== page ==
# Repeated digits of squares in different bases

Hello, I am Mahima. I would like to ask the following clarifications. If any one answered, I am so thankful to you.

In which bases is 1111 a square? b^3 + b^2 + b + 1 = n^2. (b + 1)(b^2 + 1) = n^2. We look at the gcd(b+1, b^2 +1) using the Euclidean algorithm. And find that gcd(b+1, b^2 +1) = 2 if b is odd, but 1 if b is even. If b is even, we have both (b + 1) and (b^2 + 1) a square. But that is not possible as no positive squares differ by 1. So b is odd, and both b + 1 and b^2 + 1 are even, so they are both twice a square. So we have: b + 1 = 2a^2 and b^2 + 1 = 2c^2.

These are simultaneous diophantine equations. We solve the one with least solutions and test these with the easier one. The second is a Pellian equation. The smallest solution is b = 7, c = 5. This also satisfies the first. So we have one solution. base 7 1111 = 1 + 7 + 7^2 + 7^3 = 20^2. Using the method for solving the Pellian, I can't find another solution for both equations. I may be able to produce a proof by induction that the solution is unique. I have had a look at base 12, and think it might be a limited base. Please see what you can do there.

I want generalizations also. Thanks in advance. with LOVE, Mahima.

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An elementary solution of this case is possible, as you noted it comes down to solving $b+1=2a^2$ and $b^2+1=2c^2$. This implies $$(b^2-1)^2+b^4=c^2$$ and you basically have to prove that the only Pythagorean triple of the form $(x^2-1,x^2,y)$ is $(3,4,5)$. Now this is not so hard, you can proceed by using the parametric solutions to Pythagoras's equation. You might need to use the fact that an equation of the form $x^4\pm y^4=z^2$ has only trivial solutions, and the proofs of these are by contradiction, similar to Fermat's last theorem for the exponent 4. All of this can be found in elementary number theory books.

Now for the generalization, it has been proven that the only solutions to $$1+x+\cdots+x^{n-1}=y^2$$ are $(x,y,n)=(7,\pm 20, 4)$ and $(3,\pm 11, 5)$. (W . Ljunggren, "Noen setninger om ubestente likninger av formen $\frac {x^n - 1} {x-1} = y^q$," Norsk. Mat. Todsskr. (1943), p.17-20)

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Your answer is exhaustive! Ljunggren's equation is really nice and related to Catalan's. – Wadim Zudilin Jun 10 '10 at 2:02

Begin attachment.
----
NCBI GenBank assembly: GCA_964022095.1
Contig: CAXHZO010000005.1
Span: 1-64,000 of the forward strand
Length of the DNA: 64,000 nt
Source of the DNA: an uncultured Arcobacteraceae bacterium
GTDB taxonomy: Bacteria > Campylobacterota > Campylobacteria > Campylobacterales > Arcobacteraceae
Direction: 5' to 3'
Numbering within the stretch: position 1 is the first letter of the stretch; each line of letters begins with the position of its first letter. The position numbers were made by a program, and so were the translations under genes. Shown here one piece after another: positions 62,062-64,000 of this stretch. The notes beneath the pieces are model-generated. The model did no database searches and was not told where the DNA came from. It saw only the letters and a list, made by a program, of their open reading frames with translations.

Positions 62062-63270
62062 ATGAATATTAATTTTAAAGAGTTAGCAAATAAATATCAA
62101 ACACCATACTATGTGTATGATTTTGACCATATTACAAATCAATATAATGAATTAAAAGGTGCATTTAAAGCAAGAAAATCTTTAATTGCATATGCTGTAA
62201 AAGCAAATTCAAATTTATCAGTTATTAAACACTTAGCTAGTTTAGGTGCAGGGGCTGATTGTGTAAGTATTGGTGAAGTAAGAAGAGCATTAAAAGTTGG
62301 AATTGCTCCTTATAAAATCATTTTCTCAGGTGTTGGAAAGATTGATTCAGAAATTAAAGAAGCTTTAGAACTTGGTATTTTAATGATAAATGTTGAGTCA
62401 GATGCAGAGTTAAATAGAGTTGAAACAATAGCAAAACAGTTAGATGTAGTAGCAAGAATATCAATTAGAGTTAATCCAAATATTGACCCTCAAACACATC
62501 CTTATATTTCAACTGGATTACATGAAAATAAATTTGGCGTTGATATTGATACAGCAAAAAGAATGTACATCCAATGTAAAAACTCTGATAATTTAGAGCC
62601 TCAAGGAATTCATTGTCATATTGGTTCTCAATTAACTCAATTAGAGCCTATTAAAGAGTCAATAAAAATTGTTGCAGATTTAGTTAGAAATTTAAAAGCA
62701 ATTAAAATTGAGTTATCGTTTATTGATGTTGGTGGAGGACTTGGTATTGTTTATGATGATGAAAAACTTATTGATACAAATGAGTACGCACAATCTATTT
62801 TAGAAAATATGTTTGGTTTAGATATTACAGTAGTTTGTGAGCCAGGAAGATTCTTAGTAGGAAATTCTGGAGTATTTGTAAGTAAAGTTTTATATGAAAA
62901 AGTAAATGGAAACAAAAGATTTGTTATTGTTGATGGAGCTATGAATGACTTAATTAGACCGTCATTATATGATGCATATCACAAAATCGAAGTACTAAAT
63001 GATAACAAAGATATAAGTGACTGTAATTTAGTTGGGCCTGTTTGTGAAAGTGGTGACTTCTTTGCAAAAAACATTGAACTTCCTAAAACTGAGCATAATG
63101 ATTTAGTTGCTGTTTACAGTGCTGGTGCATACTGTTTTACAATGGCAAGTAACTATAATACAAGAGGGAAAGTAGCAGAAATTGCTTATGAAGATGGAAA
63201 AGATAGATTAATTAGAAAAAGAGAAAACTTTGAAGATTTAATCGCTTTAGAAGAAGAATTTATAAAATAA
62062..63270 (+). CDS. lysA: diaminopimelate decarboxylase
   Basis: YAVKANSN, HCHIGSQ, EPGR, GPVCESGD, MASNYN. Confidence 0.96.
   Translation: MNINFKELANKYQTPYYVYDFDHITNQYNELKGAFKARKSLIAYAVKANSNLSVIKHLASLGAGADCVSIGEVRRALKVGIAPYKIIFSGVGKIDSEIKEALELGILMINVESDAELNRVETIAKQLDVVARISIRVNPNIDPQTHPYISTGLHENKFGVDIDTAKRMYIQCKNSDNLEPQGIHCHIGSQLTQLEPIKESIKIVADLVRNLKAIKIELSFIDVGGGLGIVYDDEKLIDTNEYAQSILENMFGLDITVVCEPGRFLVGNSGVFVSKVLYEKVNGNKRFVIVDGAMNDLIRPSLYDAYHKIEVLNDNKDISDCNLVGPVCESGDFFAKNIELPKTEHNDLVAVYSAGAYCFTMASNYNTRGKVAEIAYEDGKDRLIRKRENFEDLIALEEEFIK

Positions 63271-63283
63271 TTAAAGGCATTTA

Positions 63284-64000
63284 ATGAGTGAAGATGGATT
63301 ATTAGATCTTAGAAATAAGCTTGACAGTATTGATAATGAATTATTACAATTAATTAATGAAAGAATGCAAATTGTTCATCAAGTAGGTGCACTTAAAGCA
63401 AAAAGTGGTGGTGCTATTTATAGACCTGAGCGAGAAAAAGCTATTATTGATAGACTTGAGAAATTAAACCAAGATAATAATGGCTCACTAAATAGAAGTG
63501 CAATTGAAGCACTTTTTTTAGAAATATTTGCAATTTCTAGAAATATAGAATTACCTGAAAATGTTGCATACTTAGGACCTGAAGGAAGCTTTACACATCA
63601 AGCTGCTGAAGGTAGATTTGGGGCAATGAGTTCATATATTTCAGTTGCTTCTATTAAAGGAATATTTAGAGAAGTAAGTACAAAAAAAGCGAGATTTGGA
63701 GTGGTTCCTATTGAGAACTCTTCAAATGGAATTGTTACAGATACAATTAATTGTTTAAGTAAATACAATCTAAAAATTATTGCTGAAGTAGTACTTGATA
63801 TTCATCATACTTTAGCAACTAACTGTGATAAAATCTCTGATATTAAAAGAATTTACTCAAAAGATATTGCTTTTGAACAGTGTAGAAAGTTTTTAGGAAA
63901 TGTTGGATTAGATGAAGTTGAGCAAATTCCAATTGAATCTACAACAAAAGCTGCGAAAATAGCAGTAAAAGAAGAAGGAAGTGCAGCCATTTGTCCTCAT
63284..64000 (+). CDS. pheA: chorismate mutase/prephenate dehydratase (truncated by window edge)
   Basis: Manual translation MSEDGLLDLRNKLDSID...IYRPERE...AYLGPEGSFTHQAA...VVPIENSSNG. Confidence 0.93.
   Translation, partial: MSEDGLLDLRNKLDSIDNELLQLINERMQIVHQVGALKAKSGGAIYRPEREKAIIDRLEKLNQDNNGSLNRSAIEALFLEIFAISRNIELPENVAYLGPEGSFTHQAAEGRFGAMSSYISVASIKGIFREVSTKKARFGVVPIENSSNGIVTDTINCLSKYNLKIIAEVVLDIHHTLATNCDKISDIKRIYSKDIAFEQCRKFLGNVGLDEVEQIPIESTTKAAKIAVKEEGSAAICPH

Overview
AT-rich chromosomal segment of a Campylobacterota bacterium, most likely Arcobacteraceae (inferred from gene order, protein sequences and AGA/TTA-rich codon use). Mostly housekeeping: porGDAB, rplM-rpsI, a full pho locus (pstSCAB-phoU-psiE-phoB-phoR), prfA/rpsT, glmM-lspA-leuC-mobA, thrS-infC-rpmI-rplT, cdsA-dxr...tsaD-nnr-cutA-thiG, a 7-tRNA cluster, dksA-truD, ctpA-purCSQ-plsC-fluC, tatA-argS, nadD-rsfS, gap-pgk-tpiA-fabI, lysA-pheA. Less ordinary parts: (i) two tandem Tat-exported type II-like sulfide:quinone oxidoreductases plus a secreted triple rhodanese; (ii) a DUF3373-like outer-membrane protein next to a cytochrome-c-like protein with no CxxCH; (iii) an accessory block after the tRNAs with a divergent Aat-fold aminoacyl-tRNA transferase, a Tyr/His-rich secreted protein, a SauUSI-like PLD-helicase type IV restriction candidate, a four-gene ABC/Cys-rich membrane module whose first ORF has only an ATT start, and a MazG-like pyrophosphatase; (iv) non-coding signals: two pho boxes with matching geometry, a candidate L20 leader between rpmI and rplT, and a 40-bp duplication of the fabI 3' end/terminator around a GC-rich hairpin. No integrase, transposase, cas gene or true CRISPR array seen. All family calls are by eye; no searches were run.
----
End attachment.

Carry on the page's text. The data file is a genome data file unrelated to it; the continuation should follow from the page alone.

Your equation $n^2=(b+1)(b^2+1)$ defines an elliptic curve. By Siegel's theorem http://en.wikipedia.org/wiki/Siegel%27s_theorem_on_integral_points the set of integer solutions will be finite. Mordell's theorem http://en.wikipedia.org/wiki/Mordell%E2%80%93Weil_theorem shows that the set of rational solutions has a structure as a finitely generated Abelian group. There are methods, described in texts on elliptic curves, which usually determine the structure of these groups. Various packages including SAGE http://www.sagemath.org/ implement these. If you are lucky you may find there are only finitely many rational solutions to your equation. You may be less lucky and find that there are infinitely many, but still be able to find all integer solutions.

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Robin: the usual packages nowadays tend not only to have routines for finding all rational points, but also for finding all integral points: even integer-point finding is now a "black box". For example magma's "IntegralPoints()" command finds all the integer points on this curve in well under a second, and I don't doubt that SAGE will have a similar command (in fact I think Cremona flagged one on the last "what are all the integer points on this elliptic curve" question that came up here a few months ago) – Kevin Buzzard Apr 4 '10 at 19:36
mathoverflow.net/questions/7907/… is the older question. – Kevin Buzzard Apr 4 '10 at 20:45
Thanks, Kevin, I'll need to bone up on integer points :-) – Robin Chapman Apr 5 '10 at 15:41